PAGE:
And Yet I Choose Hope


As I put on my makeup one morning in September, bracing myself for another day, I distinctly remember feeling that I wished I could just be “me” again and not this drained and exhausted being that seems to inhabit my body. I didn’t used to have to try so hard to be happy or even wake up in the morning. I used to be able to simply choose clothes to wear for the day, instead of feeling like I’m putting on a costume for a play called “The Happy Teacher/Friend/Family Member”. And then I realized that this is me. A new me. A new normal. And I needed to figure out who I was all over again.

Grief and tragedy don’t just happen for a moment. Sometimes in an instant life changes, but that’s just it, life changes. An event has occurred that has created a new normal. Sometimes the catalyst for change is something wonderful like graduating school, getting married, having a child, getting a new job…and other times it is something hard like finally realizing you need to get out of an abusive marriage, losing a loved one, losing your job.

When changes are hard we tend to lose things. We lose the hopes and dreams we had built, we lose the ease with which happiness once came, we can even lose a bit of ourselves. But I would also argue that we have so very much to gain out of loss, if we allow ourselves the opportunity.

Recently my husband and I escaped to the beach for a weekend. A short little vacation to our favorite cabin up on a hill overlooking this stunning view. It was set to be perfect, actually sunny weather (a rarity for the Oregon Coast) and a long walk on the beach was just what our hearts needed. Unfortunately that morning Ben got a horrible headache and lay down to try and sleep it off but I still felt the call of the ocean. I put on my giant, sleeping-bag of a coat (because even if it looks sunny it’s normally windy and cold down on the beach) and set off. Normally I would plug in my headphones and listen to music as I walked but I had just started listening to a new podcast on my commutes to work and thought I would give that a try instead (besides, if I got too bored I could always switch to music).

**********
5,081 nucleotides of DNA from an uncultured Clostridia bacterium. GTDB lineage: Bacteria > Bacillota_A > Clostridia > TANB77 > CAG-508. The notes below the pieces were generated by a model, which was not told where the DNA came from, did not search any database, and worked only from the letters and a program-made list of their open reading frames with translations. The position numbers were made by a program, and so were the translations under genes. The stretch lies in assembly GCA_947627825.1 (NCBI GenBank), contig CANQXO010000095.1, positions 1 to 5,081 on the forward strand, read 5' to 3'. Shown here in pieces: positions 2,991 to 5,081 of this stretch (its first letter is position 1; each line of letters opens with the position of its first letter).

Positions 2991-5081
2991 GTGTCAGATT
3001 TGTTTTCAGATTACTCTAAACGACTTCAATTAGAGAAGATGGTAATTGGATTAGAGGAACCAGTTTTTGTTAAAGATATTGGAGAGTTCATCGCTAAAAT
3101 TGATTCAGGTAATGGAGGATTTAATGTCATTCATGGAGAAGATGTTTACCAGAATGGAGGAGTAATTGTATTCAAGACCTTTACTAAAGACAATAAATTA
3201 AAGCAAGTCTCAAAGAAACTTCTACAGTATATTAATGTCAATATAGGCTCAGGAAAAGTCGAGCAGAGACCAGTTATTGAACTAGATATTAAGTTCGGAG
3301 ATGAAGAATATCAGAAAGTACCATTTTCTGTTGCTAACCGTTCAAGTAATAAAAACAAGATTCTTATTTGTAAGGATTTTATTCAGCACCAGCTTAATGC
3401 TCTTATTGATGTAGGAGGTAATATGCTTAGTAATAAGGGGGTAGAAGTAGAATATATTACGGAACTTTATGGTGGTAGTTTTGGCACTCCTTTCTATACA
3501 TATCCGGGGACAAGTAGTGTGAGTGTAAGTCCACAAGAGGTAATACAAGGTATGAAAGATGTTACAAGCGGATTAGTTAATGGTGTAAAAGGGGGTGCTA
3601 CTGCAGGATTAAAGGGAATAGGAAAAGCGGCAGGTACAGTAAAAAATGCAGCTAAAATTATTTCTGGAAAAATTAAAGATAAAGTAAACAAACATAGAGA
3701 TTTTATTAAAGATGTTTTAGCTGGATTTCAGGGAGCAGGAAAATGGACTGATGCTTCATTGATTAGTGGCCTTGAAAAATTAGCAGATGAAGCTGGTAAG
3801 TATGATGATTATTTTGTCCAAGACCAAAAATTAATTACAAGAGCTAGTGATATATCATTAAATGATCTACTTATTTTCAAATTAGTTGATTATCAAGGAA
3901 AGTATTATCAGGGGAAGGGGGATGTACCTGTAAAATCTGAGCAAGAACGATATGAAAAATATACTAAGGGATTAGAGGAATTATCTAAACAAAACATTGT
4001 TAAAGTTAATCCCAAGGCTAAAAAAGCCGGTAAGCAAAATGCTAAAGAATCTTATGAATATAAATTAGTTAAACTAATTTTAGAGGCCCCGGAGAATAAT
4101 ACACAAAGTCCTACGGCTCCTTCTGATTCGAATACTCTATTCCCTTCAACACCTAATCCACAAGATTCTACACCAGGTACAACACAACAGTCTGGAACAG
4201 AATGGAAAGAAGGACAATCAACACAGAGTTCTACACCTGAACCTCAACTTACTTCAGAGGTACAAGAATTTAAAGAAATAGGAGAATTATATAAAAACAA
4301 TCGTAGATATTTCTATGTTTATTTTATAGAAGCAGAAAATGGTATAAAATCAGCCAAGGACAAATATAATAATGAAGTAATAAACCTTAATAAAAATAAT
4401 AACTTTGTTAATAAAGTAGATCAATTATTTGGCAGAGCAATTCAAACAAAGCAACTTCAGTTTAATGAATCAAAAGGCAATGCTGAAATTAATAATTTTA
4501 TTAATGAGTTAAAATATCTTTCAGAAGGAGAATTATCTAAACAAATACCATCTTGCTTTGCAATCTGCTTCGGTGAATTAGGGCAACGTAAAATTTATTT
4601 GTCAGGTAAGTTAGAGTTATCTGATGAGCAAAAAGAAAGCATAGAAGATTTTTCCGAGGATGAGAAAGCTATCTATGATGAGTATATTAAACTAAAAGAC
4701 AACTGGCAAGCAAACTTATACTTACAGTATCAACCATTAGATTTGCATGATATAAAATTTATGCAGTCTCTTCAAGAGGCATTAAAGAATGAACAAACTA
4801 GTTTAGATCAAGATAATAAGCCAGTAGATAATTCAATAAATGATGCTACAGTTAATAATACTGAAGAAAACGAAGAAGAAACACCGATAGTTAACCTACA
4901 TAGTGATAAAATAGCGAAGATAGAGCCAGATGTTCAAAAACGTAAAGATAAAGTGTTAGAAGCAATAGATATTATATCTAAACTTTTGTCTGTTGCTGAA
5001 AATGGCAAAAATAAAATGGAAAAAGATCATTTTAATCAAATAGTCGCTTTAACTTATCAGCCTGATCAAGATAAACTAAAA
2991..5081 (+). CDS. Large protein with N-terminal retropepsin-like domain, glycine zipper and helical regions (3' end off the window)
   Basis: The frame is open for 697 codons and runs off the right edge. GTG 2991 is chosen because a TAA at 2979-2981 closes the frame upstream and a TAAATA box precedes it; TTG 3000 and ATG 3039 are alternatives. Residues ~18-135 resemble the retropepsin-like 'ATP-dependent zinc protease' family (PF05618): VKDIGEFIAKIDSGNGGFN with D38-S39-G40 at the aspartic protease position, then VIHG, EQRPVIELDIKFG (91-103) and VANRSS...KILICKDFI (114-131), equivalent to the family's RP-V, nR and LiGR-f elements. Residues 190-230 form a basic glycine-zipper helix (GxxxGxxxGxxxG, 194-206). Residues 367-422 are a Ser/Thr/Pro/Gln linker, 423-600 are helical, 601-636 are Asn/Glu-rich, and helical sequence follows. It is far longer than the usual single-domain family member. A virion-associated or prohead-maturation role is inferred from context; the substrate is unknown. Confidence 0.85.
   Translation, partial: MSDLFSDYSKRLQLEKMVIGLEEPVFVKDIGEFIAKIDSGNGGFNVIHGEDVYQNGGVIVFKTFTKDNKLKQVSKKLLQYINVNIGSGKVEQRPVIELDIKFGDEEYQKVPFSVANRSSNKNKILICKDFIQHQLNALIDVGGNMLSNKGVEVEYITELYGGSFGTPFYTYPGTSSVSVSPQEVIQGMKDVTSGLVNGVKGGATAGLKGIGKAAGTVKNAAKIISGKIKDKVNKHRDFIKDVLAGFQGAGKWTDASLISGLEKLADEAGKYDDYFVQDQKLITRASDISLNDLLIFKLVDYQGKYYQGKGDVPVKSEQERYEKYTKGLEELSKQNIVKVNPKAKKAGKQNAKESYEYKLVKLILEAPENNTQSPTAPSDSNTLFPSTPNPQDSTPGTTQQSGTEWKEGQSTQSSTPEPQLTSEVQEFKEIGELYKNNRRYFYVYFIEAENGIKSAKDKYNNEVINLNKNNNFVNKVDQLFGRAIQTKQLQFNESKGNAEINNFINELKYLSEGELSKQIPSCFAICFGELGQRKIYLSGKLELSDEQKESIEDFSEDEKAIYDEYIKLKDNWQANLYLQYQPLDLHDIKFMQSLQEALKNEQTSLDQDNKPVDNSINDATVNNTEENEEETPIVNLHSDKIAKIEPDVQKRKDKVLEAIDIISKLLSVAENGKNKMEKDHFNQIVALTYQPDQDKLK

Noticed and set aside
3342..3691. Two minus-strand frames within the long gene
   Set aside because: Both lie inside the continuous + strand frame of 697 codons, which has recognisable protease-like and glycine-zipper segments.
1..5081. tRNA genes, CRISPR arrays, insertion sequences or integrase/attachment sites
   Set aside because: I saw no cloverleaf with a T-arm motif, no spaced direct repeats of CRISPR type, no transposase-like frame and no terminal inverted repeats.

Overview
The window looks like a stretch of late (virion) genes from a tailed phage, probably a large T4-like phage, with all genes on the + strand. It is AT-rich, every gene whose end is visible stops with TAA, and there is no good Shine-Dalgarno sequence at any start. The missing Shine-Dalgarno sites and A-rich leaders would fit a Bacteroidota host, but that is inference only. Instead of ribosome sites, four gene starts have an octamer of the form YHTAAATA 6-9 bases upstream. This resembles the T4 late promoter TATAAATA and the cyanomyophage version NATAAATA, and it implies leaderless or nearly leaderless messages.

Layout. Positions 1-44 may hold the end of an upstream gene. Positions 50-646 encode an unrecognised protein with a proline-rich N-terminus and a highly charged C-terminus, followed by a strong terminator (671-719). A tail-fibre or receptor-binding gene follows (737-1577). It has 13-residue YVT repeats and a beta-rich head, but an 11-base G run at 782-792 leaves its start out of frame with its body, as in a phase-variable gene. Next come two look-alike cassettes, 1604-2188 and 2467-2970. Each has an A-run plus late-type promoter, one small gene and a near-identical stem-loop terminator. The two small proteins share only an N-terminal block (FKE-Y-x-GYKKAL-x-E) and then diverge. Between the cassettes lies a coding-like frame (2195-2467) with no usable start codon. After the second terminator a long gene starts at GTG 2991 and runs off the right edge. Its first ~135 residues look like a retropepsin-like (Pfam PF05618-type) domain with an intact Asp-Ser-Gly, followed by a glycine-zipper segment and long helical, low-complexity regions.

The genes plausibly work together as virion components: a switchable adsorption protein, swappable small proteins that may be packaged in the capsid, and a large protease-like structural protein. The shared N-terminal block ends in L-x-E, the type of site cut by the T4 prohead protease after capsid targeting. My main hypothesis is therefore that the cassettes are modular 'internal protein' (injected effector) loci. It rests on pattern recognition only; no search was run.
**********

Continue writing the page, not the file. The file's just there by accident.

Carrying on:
In her podcast, The Glorious in the Mundane, Christy Nockels was interviewing Annie Downs (from back in 2016, I’m a little behind in the podcast times and just found this one). As I walked along the beach, by myself, God used that podcast and the words of those wonderful women to speak truths into my life that I needed to hear.

They talked, laughed, reminisced and made me so wish I lived in the South! As they discussed the book that Annie Downs wrote, Looking for Lovely, my heart was overwhelmed by how perfect God’s timing is. I wasn’t behind the times in finding the podcast, I was right in God’s timing. God knew that my heart would need to hear Annie talk about hope, and how it isn’t a Fruit of the Spirit (Galatians 5:22-23), or something that comes easily, when I was in a place of holding onto merely a shred of hope and feeling even that slip through my fingers.